[movitz-devel] Topic of list

James A. Crippen james at unlambda.com
Fri Apr 9 22:57:35 UTC 2004

"Chris Capel" <chris at iBankTech.NET> writes:

> This seems to me like a good list to discuss operating system design
> issues specific to a hypothetical MoKA.  This has been summarily brought
> up, but would this be a good place to get in depth about what the Right
> Thing is as far as a lisp OS goes?  A few things that've been on my
> mind:
> Would a persistent object store instead of a filesystem be more
> approiate? (Say yes.)

Sorry, no, not as a replacement. You would have trouble implementing
the filesystem part of many existing applications, for instance.
LispMs had both a persistent object store (an OODBMS, actually,
Statice on Genera and PCLOS on Explorer) and a filesystem. They served
different purposes. Filesystems aren't useful for organizing
nonhierarchical data, but persistent object stores are more clumsy and
slower than filesystems when it comes to clearly hierarchical or block
data. There are also reinstantiation problems such as ensuring that
restored persistent objects are still EQ to the originals before
storage, which can be a major PITA.

If you think a POS is a good idea then don't hesitate to implement
it. But it's not a good idea to have a general purpose operating
system without a filesystem for it. People are very used to file
handling and will be very confused when confronted with a system that
doesn't do so.

Now, if you wanted to get creative you could implement a filesystem as
a sort of POS. But the user interface would look just like any other
filesystem and that's how people would tend to use it, hierarchical or
not. But filesystems have significant wins when it comes to linear
data and hierarchical organization, and there are many well known
designs and optimizations available for handling such data, whereas
making a fast and efficient POS is still not a well understood

If you're looking towards a special purpose system or an embedded
system that relies only on a POS then of course that makes sense. But
for general purpose, especially desktop programming use, a POS isn't a
sufficient replacement for a filesystem. The two organize data in
completely different ways, and have very different purposes.

> How would security be handled?

The original LispMs had an open architecture. Anything could look at
and write to anything. The user could poke at random locations in
memory using LOCF in the listener. So essentially on a LispM there's
no 'security'. This is very appropriate for a developer's workstation,
because security really gets in the way. Put it on a network and make
the network secure, but trust the developer to Do The Right Thing on
his own box. Don't run unauthorized and unreviewed foreign code. And
you don't have the null pointer or random pointer problem in Lisp that
you do in C so there's a lot less worry about heap corruption.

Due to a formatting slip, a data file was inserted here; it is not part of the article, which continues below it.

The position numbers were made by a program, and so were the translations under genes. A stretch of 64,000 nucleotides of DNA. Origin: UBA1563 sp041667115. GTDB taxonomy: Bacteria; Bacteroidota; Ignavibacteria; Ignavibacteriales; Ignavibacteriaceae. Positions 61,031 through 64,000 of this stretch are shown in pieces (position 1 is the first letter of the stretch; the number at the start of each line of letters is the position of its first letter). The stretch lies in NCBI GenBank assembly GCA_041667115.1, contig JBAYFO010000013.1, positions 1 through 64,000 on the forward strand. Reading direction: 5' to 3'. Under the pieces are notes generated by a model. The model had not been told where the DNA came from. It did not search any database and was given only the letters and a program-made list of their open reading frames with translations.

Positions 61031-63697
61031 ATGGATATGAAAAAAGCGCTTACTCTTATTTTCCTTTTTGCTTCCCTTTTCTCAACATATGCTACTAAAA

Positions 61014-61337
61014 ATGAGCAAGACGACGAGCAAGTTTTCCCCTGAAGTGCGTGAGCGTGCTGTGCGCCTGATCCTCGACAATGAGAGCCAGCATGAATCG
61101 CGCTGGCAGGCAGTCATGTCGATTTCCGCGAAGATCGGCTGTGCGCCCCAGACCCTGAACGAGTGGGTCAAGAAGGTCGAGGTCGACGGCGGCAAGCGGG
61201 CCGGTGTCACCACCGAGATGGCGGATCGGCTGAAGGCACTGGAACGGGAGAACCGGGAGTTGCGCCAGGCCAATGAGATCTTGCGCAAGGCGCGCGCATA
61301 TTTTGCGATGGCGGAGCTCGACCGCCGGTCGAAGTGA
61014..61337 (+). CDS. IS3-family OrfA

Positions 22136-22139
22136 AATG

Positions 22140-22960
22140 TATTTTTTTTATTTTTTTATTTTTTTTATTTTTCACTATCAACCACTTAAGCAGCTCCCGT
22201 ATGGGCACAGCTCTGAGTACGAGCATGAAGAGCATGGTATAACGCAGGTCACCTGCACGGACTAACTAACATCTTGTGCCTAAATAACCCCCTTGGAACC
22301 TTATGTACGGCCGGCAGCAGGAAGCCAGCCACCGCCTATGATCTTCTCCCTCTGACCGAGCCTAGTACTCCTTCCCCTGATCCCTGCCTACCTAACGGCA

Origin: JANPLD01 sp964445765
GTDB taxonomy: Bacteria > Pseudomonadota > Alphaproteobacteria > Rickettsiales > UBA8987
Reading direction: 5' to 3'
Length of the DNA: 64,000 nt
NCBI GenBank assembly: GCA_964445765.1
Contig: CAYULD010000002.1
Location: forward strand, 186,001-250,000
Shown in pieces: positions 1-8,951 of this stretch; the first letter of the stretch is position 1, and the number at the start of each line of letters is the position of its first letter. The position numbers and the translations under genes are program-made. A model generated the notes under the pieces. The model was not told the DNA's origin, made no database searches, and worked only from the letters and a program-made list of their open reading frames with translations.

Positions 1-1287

However, security shouldn't be hard to handle if you implement
multiprocessing like on a Unixy system where every process has its own
address space. But that may not be a win for Lisp. IPC is a pain in
the butt and multiprocessing might be better handled the old LispM way
for Lisp, with a global shared address space and lots and lots of swap
(usually 10 to 1 or more).

Threading is also a royal PITA in many cases. It's a big win in some
ways, but if you make your processes lightweight enough and have an
open and shared address space then you get threads for free, because
they're just like ordinary processes. Have your threads lock global
data structures and bind their local data structures, and no problems.

> Would enforcing a strict barrier between packages be enough to solve
> package conflicts and problems, and what would this barrier look like?

Package locking is already implemented in some Lisps. See CMUCL, which
IIRC has such a beast. Package locking is widely regarded as a Good
Thing. Bt of couse it's circumventable, but only if you really want to.

> This kind of questions aren't really strictly Movitz related, but the
> Movitz project does host a little kernel.  Would a real OS kernel built
> (eventually) on Movitz be in a separate project?  Until such a kernel
> materializes, should this kind of discussion take place here or
> somewhere else?

I don't think that 'LispOS' should be discussed here unless code is
actually being produced. Without code the discussion is just noise
here (and yes, I did just contribute to it). Design ideas should be
hashed out elsewhere, on a new LispOS list (the old one is dead) or on
cll. There's a great potential for LispOS discussion to turn into a
huge thread and maybe a flamewar, and that would be totally
inappropriate here. This list should be reserved for discussion of
actual code being implemented in Movitz, and not mere ideation.


James A. Crippen <james at unlambda.com> Lambda Unlimited
61.2204N, 149.8964W                      Recursion 'R' Us
Anchorage, Alaska, USA, Earth            Y = \f.(\x.f(xx))(\x.f(xx))

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